Here's a closeup of one of the two welds. A similar weld 180 degrees around.

closeup of one of the two welds (https://www.mgexperience.net/journal/pictures/view/1765)

Wonder what the weld was to accomplish?

T.

MGTF1250Dave
03-14-2007, 05:19 PM
Aloha Tom,

The weld is on the the "sleeve assembly". This piece consists of two parts that are metal, in inner sleeve with lugs around the outer surface and the outer sleeve with lugs on the inner surface. The assembly in filled with rubber that joins the two. The purpose was to take up the shock of the motor engaging the ring gear. Age will eventually cause the rubber to perish. When this happens, the starter will spin but no movement is transferred to the starter pinion. It would appear that this happen at one time and the fix used was to weld the pieces together rather than purchase the correct part(Moss part # 549-580 or Victoria British 8-4271). Looking at your photo of the welded piece that may be the root of the problem. The rubber filled sleeve assembly and the pinion should fit flush together with no space between the two. If they don't it will be pushing the pinion further into the ring gear.

DrEntropy
03-14-2007, 05:33 PM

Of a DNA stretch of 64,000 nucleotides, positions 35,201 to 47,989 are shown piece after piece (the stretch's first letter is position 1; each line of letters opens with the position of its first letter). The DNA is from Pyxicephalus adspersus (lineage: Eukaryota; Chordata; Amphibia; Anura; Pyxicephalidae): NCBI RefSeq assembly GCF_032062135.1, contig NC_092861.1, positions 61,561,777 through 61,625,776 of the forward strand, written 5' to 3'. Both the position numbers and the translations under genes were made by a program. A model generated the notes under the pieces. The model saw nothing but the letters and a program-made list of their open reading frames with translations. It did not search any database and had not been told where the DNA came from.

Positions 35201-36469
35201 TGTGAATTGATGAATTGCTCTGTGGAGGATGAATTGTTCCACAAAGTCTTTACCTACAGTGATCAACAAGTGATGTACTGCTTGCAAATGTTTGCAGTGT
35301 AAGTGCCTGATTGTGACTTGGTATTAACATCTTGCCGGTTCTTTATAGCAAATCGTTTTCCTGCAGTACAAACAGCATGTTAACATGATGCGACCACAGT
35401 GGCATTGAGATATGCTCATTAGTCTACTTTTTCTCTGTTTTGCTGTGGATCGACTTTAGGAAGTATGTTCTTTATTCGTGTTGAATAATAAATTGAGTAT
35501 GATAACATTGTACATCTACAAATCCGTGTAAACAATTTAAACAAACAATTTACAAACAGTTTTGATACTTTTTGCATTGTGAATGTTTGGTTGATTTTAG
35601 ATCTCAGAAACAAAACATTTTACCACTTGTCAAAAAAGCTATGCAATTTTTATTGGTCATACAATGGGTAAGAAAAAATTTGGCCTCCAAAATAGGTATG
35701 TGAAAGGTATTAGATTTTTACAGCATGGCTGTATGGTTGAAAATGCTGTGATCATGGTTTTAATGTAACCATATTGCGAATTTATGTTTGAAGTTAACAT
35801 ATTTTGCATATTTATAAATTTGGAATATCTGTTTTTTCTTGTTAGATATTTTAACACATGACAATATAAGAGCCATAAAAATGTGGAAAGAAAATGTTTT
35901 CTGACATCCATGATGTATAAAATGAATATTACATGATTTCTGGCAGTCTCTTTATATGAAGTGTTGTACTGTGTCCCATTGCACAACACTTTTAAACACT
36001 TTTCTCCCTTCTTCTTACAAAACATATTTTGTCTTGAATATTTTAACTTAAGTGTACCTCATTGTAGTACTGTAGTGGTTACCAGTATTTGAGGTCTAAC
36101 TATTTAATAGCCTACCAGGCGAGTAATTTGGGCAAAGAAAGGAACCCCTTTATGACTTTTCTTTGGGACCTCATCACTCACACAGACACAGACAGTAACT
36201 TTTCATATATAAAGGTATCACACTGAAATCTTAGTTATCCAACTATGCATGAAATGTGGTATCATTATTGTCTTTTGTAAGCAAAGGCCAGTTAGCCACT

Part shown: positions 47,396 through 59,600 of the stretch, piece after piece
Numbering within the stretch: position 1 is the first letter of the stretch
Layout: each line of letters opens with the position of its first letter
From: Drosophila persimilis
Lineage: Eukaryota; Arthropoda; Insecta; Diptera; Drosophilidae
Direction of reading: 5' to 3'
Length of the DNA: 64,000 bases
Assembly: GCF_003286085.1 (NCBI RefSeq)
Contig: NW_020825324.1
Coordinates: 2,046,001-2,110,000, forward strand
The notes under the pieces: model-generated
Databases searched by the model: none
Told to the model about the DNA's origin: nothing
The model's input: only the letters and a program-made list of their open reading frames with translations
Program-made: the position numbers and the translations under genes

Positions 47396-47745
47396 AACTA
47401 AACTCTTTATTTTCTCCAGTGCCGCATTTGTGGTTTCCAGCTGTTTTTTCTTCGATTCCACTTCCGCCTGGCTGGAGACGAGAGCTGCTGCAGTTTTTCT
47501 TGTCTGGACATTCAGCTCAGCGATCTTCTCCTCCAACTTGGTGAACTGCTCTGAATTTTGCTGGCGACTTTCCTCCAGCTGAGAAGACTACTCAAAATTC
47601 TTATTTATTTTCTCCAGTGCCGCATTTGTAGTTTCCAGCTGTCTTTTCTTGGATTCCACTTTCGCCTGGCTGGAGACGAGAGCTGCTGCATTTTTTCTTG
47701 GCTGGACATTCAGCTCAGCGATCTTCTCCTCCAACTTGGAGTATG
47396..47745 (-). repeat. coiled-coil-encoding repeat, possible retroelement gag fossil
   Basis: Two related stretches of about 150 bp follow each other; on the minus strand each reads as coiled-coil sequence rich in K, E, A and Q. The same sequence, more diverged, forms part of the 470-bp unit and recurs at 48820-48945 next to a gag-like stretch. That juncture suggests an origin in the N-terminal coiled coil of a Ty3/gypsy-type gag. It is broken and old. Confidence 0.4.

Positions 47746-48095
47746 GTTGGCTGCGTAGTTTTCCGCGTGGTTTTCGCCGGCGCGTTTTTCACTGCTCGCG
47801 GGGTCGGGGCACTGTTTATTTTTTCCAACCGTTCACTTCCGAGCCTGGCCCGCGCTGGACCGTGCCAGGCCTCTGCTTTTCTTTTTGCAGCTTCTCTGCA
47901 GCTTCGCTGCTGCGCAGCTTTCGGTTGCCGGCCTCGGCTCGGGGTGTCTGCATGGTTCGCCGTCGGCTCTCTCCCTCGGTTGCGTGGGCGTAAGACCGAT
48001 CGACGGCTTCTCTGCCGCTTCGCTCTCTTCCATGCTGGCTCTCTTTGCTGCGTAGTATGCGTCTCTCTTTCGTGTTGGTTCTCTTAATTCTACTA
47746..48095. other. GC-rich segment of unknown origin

<div class="ubbcode-block"><div class="ubbcode-header">Quote:] It would appear that this happen at one time and the fix used was to weld the pieces together rather than purchase the correct part(Moss part # 549-580 or Victoria British 8-4271). Looking at your photo of the welded piece that may be the root of the problem. The rubber filled sleeve assembly and the pinion should fit flush together with no space between the two. If they don't it will be pushing the pinion further into the ring gear.[/QUOTE] *please excuse the highlight edit, Dave?*

yup-yup! pinion could even have been "tipping" the ring gear for some period. That would explain the impact "dimples" in the peaks (points) of the ring gear teeth too. A double spacer MAY have precluded the damage (by moving the pinion away from the flywheel) but it's still a bodge.

I wouldn't call the starter scrap, but it would need the snout replaced and the "shock spindle" Dave describes before using it again.

Twosheds
03-14-2007, 05:34 PM